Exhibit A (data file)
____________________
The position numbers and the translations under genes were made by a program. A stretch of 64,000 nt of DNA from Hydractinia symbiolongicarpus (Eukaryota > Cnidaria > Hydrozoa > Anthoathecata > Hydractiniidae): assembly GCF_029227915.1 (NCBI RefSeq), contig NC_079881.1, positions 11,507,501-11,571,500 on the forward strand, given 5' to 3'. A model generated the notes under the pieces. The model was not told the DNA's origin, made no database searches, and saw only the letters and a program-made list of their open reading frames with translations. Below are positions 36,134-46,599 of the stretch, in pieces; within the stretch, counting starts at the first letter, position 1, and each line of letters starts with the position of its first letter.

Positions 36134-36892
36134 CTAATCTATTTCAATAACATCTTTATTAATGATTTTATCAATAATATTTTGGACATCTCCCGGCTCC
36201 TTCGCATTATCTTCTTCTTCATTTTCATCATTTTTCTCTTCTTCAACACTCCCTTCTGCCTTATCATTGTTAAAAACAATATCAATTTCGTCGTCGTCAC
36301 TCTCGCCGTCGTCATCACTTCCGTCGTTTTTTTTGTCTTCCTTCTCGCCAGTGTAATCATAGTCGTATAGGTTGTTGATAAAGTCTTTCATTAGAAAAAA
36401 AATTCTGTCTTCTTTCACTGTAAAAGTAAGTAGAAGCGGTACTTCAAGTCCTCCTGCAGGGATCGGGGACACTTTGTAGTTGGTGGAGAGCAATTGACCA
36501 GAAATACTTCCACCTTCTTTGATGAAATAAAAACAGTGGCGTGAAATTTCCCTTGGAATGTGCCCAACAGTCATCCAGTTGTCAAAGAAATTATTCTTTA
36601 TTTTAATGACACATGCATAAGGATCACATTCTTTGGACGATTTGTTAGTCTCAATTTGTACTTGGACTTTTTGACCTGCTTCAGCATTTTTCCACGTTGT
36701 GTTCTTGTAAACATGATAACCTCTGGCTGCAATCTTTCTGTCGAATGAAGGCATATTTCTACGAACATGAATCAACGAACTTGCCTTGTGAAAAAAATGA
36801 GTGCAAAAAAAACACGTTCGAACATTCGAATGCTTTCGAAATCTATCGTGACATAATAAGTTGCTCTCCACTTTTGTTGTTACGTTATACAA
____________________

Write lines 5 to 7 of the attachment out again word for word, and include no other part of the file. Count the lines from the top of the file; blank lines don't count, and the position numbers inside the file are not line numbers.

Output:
36301 TCTCGCCGTCGTCATCACTTCCGTCGTTTTTTTTGTCTTCCTTCTCGCCAGTGTAATCATAGTCGTATAGGTTGTTGATAAAGTCTTTCATTAGAAAAAA
36401 AATTCTGTCTTCTTTCACTGTAAAAGTAAGTAGAAGCGGTACTTCAAGTCCTCCTGCAGGGATCGGGGACACTTTGTAGTTGGTGGAGAGCAATTGACCA
36501 GAAATACTTCCACCTTCTTTGATGAAATAAAAACAGTGGCGTGAAATTTCCCTTGGAATGTGCCCAACAGTCATCCAGTTGTCAAAGAAATTATTCTTTA